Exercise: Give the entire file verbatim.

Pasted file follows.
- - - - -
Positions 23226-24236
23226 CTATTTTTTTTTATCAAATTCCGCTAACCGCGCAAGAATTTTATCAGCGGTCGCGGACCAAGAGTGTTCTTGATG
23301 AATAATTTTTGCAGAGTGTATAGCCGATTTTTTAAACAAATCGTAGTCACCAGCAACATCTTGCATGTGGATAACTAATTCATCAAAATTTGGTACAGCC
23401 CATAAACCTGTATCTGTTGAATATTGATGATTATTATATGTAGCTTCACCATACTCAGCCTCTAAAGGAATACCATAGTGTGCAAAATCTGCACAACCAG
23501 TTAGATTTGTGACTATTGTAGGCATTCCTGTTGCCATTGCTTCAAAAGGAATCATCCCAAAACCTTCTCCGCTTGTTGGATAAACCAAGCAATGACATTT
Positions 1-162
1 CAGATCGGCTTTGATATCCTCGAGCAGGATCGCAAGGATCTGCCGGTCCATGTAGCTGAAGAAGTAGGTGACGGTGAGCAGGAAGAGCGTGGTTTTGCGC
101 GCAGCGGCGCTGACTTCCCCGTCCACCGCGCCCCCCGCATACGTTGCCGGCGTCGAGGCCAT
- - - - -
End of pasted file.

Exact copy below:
Positions 23226-24236
23226 CTATTTTTTTTTATCAAATTCCGCTAACCGCGCAAGAATTTTATCAGCGGTCGCGGACCAAGAGTGTTCTTGATG
23301 AATAATTTTTGCAGAGTGTATAGCCGATTTTTTAAACAAATCGTAGTCACCAGCAACATCTTGCATGTGGATAACTAATTCATCAAAATTTGGTACAGCC
23401 CATAAACCTGTATCTGTTGAATATTGATGATTATTATATGTAGCTTCACCATACTCAGCCTCTAAAGGAATACCATAGTGTGCAAAATCTGCACAACCAG
23501 TTAGATTTGTGACTATTGTAGGCATTCCTGTTGCCATTGCTTCAAAAGGAATCATCCCAAAACCTTCTCCGCTTGTTGGATAAACCAAGCAATGACATTT
Positions 1-162
1 CAGATCGGCTTTGATATCCTCGAGCAGGATCGCAAGGATCTGCCGGTCCATGTAGCTGAAGAAGTAGGTGACGGTGAGCAGGAAGAGCGTGGTTTTGCGC
101 GCAGCGGCGCTGACTTCCCCGTCCACCGCGCCCCCCGCATACGTTGCCGGCGTCGAGGCCAT